After a few weeks of anticipation while waiting for crucial parts, these finally started to arrive last week. The longer ARP studs for the intake manifold, the thread sealing paste and lubricant for its assembly, plus the crankshaft pulley and crankshaft locknut. The dowels for the cylinder head and the gearbox were also supplied.
Why should I (and you) use a thread sealing paste when using ARP studs? I received a very good explanation from Paul Vanderheijden:
In Fiat 850 engines (and their derivatives) the head bolts are in contact with the cooling water channels. These head bolts are tensioned in the block. When the engine is running, the oil pressure (350 to 550 kPa) provides enough pressure in the bolt hole to prevent coolant from creeping up through the threads. When you switch off the engine, the oil pressure drops and the pressure from the cooling system gets the upper hand. This will cause coolant to want to flow up the thread. If head bolts are mounted, you have the washer and the bolt head to generate enough pressure.
When you use ARP studs, they are not tensioned in the block; they are hand tightened. As soon as the oil pressure drops, the coolant will certainly creep up and mix with the engine oil, resulting in a "nice" sludge. That's why you should always use ARP Thread Sealer (or a comparable product) with ARP studs. The Fastener Assembly Lubricant is put on both sides of the washers and the bottom of the nuts; when tightening, no friction is created that affects the stretch of the stud required to achieve the correct torque.
The advantage of the Thread Sealer is that it does not harden and always guarantees a good seal.
Of course you can use other sealers (Loctite). However, most of them only reach their effect when they are tightened. This does not work with ARP studs because thethreaded end in the block is not tightened.
The intake manifold studs that were part of my original order were 15mm too short. Without the longer intake manifold studs I couldn't mount the cylinder head as they need to be secured as 5th and 6th. Since ARP's advice is to lubricate all studs with thread sealer, tighten them slightly and then thoroughly clean the top of the block before the head gasket and cilinder head are placed I had to wait until I had everything delivered. Fortunately, Michael from Abarth-Online quickly (within 3 days from Germany!) arranged two longer ones. Now I have enough thread to tighten the intake manifold as well.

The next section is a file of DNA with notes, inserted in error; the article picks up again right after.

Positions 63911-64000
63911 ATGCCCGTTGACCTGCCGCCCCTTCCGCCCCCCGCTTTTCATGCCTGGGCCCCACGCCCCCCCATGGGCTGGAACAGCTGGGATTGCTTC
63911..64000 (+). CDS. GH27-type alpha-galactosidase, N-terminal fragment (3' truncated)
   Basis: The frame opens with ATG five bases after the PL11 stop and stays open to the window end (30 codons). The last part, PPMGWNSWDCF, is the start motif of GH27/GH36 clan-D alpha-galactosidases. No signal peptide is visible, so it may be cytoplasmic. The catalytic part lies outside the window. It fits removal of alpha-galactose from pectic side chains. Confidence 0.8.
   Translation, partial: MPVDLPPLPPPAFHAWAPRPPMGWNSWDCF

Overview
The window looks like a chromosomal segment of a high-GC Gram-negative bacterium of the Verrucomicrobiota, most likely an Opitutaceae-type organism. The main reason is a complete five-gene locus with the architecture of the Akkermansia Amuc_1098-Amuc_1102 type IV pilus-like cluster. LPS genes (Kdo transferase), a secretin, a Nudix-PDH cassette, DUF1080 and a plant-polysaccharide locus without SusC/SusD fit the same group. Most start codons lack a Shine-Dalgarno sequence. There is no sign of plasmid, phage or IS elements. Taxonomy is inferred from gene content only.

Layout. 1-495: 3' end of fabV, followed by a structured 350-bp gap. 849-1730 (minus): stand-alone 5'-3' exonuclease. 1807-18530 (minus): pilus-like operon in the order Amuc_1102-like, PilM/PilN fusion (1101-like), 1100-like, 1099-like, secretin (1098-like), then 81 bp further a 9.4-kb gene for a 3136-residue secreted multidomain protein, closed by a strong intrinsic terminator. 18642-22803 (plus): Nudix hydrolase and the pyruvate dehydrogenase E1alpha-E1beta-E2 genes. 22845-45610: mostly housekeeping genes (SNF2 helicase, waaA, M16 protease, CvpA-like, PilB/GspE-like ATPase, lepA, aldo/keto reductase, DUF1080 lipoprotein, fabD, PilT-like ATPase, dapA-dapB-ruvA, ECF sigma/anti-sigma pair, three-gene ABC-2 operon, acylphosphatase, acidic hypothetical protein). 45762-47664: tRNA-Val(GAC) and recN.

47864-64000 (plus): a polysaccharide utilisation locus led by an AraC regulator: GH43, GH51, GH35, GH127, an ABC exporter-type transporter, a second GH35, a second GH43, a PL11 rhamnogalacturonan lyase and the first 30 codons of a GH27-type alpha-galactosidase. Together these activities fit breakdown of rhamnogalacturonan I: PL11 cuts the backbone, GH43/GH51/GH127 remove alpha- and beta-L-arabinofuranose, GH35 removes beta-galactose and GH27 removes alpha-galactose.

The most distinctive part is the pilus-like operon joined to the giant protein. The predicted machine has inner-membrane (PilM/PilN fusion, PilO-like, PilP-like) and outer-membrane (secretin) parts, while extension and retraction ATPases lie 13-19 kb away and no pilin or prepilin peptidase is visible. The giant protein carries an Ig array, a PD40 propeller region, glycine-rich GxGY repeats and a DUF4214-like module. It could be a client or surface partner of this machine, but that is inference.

When assembling the front of the engine I got stuck due to the lack of slip rings I thought I needed. On the original 850 engines these are fitted as part of the centrifugal lubrication. I had enough rings in stock, but all of them with an inner diameter that was too small.
I assumed these rings were needed on all A112 engines; in the 903cc engines they are, according to my parts book, but in the 965cc and larger they appear not to be necessary. Since no oil flows from the pump to the first main bearing bracket, I have no problem leaving these rings out.
I have quite a lot of crankshaft pulleys in stock, but they all are for engines with centrifugal lubrication. One of them had the correct connection to the crankshaft, but then the crankshaft nut did not fit properly.
Luckily Roel, the one where I bought the engine and the first set of parts, still had a pulley with nut AND he had the sandwich plate for the oil cooler which he had no use for. So I drove to Amsterdam again to pick up the parts and talk about the project. With some insider tips because Roel has built many of these engines!
The sandwich plate for the oil cooler with the longer mounting pipe and hoses are not immediately necessary, but it is nice that I have them already.
Since I have chosen to mount the oil cooler, I am not going to use the heat exchanger. It will be for sale later on.
So now I have finally switched from the mock-up phase to the construction phase, although it is getting too cold in my workshop to be working there for a longer period.
The first step was the final assembly of the timing chain and the timing cover (the interior of the engine is already finished). To tighten the camshaft gear you should do the following: mount a ring and a locking ring with a tab that fits into a hole in the sprocket. The other hole fits over the pin in the camshaft:
My camshaft sprocket has only one hole: for the pin on the camshaft. I tried mounting the washer in various ways and finally came up with the following solution:
In several Fiat 850 engines an "eccentric bush" is mounted on the camshaft. Probably as a counterweight to the drive cam for the fuel pump on the camshaft.
At first I put the washer between bush and camshaft (see top right) but that was not correct. Then I put the ring inside so that the tab fell through the hole (below).
The lip now fits into the hole in the sprocket, after which I could tighten it with 49Nm of torque.
It is obvious why the eccentric bush has been given its name.
After that the timing cover with PCV breather can be put on, followed by the crankshaft pulley with nut. At the rear, the cover plate of the cooling system is put back on (with a Staal dealer sticker) and I am ready to mount the flywheel as well.
As soon as the temperature in my workshop is acceptable again I will continue with the studs and the cylinder head.